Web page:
Jason and I arrived and started our trip off on the right foot by sleeping in, eating tacos, and admiring my really cute baby photos 😁. Everything was going well throughout the day, and I didn’t notice any odd tension coming from my family members or Jason. There was a part of me that was a little nervous just because it was Jason’s first time in Texas for an extended period of time in our home. I kept my antennas up in case something felt off, but it was pretty normal. I went to bed that night without any red flags.
At 4:00 in the morning, I was awakened by my dad speaking in a loud, tense tone in the living room. He was furiously upset about something. As I was trying to make sense of what was happening behind closed doors, I immediately had flashbacks of my childhood when I would hear my parents arguing. I felt the adrenaline pumping through my veins and my heart racing to the point I could feel it in my throat the same way it did when I was a kid. Back then, I always wanted to be brave enough to get in the middle of it and tell them stop, but I was just too afraid. This time, I actually felt that I had no choice but to stop them because Jason was with us. I didn’t want him to see this.
I courageously went out into the living room, trembling from the fear of having to stand up to my parents in a matter that didn’t involve me. I witnessed my dad’s fury in his facial expression and body language. He was angry and frustrated, and it was clear he had no plans to let go of it anytime soon. Simultaneously, I saw the same level of fury in my mom, but she was holding it back because we had a guest in the house. His tone was stern and cold, and I strongly disagreed with his delivery. I disagreed with his timing, too. Like, couldn’t he have picked another day when Jason and I weren’t at home?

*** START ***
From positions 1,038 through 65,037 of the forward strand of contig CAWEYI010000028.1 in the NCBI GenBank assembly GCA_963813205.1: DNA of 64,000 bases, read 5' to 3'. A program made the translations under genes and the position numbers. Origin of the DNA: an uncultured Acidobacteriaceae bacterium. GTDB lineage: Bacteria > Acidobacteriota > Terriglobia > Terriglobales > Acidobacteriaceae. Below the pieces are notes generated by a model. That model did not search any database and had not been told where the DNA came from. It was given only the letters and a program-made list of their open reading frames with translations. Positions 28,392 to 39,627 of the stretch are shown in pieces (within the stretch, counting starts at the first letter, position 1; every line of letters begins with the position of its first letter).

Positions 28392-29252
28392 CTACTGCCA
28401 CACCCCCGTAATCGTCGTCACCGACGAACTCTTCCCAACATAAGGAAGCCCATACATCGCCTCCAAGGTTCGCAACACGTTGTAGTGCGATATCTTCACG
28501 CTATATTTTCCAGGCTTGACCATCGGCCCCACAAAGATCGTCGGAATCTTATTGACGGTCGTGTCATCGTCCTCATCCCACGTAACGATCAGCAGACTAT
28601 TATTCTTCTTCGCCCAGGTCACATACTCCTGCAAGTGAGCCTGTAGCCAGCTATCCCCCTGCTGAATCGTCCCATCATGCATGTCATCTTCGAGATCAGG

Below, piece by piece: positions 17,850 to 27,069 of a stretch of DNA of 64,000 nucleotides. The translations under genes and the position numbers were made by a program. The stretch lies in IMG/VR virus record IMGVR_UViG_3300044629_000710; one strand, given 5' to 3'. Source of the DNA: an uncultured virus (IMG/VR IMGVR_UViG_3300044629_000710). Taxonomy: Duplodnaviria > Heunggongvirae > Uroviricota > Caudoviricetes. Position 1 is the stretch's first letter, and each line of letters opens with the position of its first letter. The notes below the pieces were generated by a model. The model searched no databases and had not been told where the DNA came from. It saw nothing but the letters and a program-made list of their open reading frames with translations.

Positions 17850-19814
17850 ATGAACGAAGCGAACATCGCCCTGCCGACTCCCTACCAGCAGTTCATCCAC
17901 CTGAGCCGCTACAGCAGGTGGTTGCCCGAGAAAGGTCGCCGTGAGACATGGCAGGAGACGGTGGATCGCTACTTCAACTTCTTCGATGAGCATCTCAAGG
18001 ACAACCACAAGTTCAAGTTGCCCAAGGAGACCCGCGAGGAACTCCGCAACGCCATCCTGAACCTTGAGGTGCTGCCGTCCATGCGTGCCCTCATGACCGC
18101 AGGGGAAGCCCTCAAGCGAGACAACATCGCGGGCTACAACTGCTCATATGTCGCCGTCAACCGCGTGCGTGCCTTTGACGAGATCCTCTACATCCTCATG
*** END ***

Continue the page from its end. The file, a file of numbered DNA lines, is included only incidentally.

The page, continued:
I sat on the couch adjacent to the one my mom was sitting on. I was still trembling as my dad purged his wrath. Within minutes, the downpour of tears began to fall down my face. I felt so infuriated and enraged that my dad would outburst like this on my vacation without any consideration of having a visitor who was important to me. I felt disappointed, embarrassed, and ashamed that he would be so selfish and insensitive. In my mind, I started to cast blame on him for all the so-called “not-good” things that happened in my life. There came that voice of negativity again telling me that I was “damaged,” but this time, because of my dad.